Last week, Apple removed several applications from its store, a decision that can prove to be a challenge for iOS developers when guidelines for applications changed. “Choice” was one of the many applications removed by the company. The app, developed by a company based in Palo Alto, functioned to interrupt encrypted traffic sent to several companies, including Google, Pinterest, Facebook, and Yahoo, in order to block in-app pop-up ads.
Apple stood by its decision to remove the applications stating that the apps use of root digital certificates left users’ private data vulnerable to outside sources. The co-founder of Been, David Yoon, whose company is responsible for creating the “Choice” app, said that it put their developers to work to remove the root certificate immediately after Apple’s announcement.
They are waiting for Apple’s approval of the modified version of the application. “Choice” won Apple’s approval in June when Apple was allowing developers to create apps using root certificates. Root certificates are not necessarily a threat to the user, but they do give the app the permission to commence an encrypted connection with a Web service in order to examine the traffic by privately accessing it with its own key.
“Choice” and other apps using the root cert aimed to increase visibility on social media networking sites such as Facebook. Facebook encrypts its in-app ads and content with Secure Socket Layer/Transport Security Layer (SSL/TLS) encryption. When users install “Choice,” it blocks those ads as well as third-party tracking devices and services not using SSL/TLS.
Since Edward Snowden, the NSA leaker, revealed the extensive data gathering operation underway by the spy agencies of the United States, most technology companies began to encrypt their services completely, enabling them to deliver ads and content over SSL/TLS.
According to Yoon, their company had disclosed to users of how they were able to block ads within services protected by SSL/TLS. Furthermore, he wants to clarify that they did not hold on to any traffic from the devices of users. Yoon understands Apple’s reason for removing apps such as “Choice,” but he also admits that they did not think that they were creating an unsafe environment for users who downloaded their app.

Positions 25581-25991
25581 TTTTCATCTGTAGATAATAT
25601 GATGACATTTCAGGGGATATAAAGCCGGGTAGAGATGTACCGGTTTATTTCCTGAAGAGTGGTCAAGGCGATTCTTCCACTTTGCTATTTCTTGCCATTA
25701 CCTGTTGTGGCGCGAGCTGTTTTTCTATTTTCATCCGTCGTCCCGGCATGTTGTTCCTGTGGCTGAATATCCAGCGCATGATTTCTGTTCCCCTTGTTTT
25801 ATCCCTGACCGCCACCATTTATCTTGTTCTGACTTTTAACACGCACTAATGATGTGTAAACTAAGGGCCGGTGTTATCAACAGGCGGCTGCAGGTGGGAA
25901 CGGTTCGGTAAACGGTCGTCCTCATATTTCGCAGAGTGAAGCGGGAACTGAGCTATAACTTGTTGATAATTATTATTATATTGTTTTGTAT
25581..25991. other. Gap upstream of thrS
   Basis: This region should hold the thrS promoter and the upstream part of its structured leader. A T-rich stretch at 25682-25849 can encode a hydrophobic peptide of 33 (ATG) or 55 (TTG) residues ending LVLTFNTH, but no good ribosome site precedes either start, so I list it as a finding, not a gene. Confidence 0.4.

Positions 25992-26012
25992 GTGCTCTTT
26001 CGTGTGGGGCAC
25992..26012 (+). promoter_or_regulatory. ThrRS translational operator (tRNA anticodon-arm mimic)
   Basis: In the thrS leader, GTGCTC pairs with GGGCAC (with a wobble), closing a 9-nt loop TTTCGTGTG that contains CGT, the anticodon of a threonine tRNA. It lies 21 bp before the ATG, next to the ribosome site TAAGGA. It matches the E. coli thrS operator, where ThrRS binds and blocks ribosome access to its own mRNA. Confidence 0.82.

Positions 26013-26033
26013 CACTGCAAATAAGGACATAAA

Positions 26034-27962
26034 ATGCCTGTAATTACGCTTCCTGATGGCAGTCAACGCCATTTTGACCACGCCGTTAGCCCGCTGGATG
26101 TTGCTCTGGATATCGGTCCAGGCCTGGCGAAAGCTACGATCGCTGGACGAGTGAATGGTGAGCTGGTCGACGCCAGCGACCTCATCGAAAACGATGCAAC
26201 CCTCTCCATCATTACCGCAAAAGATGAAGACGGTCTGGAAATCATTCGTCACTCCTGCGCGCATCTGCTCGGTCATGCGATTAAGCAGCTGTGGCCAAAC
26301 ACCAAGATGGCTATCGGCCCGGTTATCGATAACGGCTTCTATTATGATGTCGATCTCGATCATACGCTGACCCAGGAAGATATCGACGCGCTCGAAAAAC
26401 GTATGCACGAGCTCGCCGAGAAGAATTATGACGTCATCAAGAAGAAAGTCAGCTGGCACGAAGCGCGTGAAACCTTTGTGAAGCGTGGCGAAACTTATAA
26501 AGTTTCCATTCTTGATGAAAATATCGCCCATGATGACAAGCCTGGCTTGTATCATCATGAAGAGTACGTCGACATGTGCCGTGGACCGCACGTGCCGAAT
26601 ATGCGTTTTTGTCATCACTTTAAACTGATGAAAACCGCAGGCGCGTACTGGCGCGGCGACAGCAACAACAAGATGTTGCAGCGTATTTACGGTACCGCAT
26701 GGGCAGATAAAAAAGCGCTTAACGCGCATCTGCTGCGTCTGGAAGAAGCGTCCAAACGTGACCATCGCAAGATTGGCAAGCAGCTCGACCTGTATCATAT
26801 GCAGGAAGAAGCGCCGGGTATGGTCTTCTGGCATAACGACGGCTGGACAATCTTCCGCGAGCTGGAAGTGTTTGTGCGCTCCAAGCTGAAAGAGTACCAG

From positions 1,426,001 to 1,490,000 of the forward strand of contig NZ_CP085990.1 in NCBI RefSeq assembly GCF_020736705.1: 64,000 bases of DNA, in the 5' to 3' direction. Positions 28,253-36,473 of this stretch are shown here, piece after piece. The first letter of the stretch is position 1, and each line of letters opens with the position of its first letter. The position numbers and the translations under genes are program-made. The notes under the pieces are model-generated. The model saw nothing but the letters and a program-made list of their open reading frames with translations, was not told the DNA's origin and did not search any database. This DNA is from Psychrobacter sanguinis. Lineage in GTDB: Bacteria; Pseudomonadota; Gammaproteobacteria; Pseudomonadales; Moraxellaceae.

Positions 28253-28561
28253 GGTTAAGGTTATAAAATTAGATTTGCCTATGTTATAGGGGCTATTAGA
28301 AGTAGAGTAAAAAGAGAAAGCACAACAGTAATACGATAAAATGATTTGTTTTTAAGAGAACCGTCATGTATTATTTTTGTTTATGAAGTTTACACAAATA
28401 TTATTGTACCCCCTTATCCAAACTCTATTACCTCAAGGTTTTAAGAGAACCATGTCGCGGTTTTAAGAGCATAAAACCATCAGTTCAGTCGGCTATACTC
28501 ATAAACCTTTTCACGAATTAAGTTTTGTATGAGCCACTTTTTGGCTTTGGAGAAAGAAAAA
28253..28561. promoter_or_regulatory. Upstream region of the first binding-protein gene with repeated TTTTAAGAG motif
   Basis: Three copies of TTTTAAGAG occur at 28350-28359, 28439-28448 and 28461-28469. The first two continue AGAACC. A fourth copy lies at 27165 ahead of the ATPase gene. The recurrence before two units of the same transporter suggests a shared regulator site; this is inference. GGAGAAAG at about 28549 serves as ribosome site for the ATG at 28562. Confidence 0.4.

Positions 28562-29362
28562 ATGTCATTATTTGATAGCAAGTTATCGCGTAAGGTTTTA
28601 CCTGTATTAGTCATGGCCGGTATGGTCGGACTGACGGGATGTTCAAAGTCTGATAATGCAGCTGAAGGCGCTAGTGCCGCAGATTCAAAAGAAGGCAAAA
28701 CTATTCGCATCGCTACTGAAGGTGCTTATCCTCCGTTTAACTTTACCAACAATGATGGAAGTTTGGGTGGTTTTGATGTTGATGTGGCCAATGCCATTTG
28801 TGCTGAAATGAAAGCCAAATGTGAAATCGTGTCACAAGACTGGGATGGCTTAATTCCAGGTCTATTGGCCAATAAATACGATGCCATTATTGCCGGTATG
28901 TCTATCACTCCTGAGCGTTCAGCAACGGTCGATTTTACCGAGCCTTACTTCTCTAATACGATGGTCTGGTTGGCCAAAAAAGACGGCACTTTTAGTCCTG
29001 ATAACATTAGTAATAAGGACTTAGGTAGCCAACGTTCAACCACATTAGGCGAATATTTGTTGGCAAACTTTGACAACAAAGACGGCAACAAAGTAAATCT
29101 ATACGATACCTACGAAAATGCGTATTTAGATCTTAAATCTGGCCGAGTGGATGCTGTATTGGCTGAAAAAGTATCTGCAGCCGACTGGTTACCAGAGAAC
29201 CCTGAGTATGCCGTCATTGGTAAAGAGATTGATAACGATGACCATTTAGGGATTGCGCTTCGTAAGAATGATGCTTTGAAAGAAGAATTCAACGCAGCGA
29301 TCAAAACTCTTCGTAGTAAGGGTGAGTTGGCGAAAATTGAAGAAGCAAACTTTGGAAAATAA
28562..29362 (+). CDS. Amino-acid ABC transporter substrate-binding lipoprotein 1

In the future, the co-founder of Been is unsure if Apple willallow them to use root certs in another way or not. He also said that over 10,000 people have downloaded “Choice,” and that they have plans to expand on the app’s capabilities down the line.
Their app has an “Earn” mode, which allows users to enable ads. If users opt for that mode, it will allow their app to collect data such as when the person uses it. Yoon wants users to be fully aware of their plans to gather data and he has given users an option to opt out of it. Most users are not aware about the app tracking their online activity and Been wants to change that.
The company’s “Earn” mode gives users money for allowing them to track their online activity. For the online advertising market, this type of incentive is a first. If people use “Earn” for one day, they will earn 1,000 points. After using it for a month, users will earn 30,000 points, which will earn them $20.
Before Been can make any of this happen, they have to wait for Apple’s approval so they can reintroduce their app in the store.